Silver and Oil Moving in Tandem: Large Hedge Fund Liquidation?

by: Kenneth D. Worth

Over the past week, two markets that are not normally highly correlated in the short term, silver and crude oil, have moved almost in lockstep in moves so large, 5-sigma in the case of oil, they would occur normally about once in every 7,000 years. This would be the proverbial "fat tail" of the distribution curve.

My argument: Somewhere out there a very big hedge fund is blowing up.

Over the very, very long run you would expect crude oil and silver to track one another pretty well. Both are physical commodities with an intrinsic value that will rise over time as inflation erodes the purchasing power of the US dollar.

In 1986, silver was around $5 an ounce, and oil was around $15 a barrel. Today, silver is about 35 an ounce and oil is around $110 a barrel. In other words, both are almost exactly seven times their prices of twenty five years ago, indicating an annual price appreciation of about 8% (slightly in excess of inflation as they were both coming out of severe bear markets.)

On the other hand, in the medium term, strength in crude oil would indicate growth in the economy, while strength in silver would indicate fear that the economy will perform poorly and other investment assets such as stocks and bonds will fall in price. Silver and gold are safe havens in a bad economy. Oil is not. During the Great Depression, the price of oil fell 95% from $1.88 a barrel (in 1925) to ten cents a barrel (in 1932) due to massive oversupply from Texas oilfields and a weak economy.

Yet here in the very short term we have dramatic correlations in not highly correlated assets in the context of a massive correction in the price of silver and a series of 1 in 7,000 year moves in crude oil and gasoline.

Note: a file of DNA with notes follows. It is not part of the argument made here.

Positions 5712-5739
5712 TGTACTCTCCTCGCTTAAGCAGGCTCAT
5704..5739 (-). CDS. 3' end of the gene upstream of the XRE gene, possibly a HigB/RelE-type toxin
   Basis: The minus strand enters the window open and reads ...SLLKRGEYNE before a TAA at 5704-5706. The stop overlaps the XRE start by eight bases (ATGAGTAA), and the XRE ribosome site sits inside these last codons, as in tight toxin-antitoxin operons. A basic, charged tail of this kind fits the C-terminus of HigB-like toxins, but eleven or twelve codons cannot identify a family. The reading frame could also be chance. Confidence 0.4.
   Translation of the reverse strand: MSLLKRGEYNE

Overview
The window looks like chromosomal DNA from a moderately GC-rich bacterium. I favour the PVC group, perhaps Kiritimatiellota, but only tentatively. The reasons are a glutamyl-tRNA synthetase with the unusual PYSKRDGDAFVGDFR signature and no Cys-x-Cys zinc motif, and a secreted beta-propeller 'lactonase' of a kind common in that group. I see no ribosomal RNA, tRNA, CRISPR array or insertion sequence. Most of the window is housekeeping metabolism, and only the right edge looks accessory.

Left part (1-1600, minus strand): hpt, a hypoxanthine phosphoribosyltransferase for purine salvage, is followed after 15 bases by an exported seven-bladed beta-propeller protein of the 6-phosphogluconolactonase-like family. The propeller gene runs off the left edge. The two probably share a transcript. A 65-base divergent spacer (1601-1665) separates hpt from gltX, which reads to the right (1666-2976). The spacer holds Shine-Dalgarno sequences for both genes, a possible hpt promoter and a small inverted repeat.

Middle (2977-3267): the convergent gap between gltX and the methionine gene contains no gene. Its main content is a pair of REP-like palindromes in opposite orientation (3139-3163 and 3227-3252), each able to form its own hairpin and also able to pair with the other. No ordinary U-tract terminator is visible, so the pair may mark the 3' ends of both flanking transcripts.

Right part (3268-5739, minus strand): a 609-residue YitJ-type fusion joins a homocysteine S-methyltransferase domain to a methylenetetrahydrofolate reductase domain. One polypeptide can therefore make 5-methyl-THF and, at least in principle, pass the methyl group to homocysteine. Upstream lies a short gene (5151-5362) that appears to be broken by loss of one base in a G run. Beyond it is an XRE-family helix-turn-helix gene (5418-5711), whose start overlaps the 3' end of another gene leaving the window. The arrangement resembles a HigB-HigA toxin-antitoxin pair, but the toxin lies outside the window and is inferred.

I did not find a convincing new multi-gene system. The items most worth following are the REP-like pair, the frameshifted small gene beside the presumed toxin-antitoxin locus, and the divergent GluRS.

Something very strange is happening.

The fundamentals for oil remain very good as the global economy continues to grow. There was a slight inventory build in the US last week, but the US consumes only 22% of the world's petroleum and slightly weaker demand here makes little difference to the global price. Just consider, according to the EIA, US gasoline demand was down 117,000 barrels per day last week, but that is only .13% of global demand. Compared to the loss of Libyan production of 1.2 million barrels per day in February and the additional loss of 800,000 barrels per day of Saudi production in March, the minuscule drop in US gasoline demand is completely irrelevant.

OPEC refuses to increase production (or can't). The global economy continues to grow. So, the long-term picture is unchanged. Increased demand + falling supply = rising prices.

Meanwhile, to make the picture for gasoline prices even more bullish, the greatest flood of the Mississippi River since 1937 with flood waters expected to crest over 60 feet is headed straight for 11 Louisiana oil refineries and may take out 12% of the US refining capacity. So, sell gasoline futures?

What's really going on? My guess would be a very large hedge fund liquidation. Somebody got caught on the wrong side of the silver trade and has to liquidate. Higher margin requirements for silver compounded the problem. Like we saw in 1998 with Long Term Capital Management and in the financial crisis of 2008, to raise capital in a hurry a hedge fund in trouble has to sell everything it can, whether it wants to or not.

Silver may continue to sell off as it corrects down to 30 or so. But use this as a buying point for crude oil (USO, BNO), gasoline (NYSEARCA:UGA) and oil related stocks (OIH, XOP, XLE). Some over-leveraged big hedge fund out there is having a fire sale, and you want to be one of the lucky buyers.

Disclosure: I am long UGA, BNO, XOP, XLE.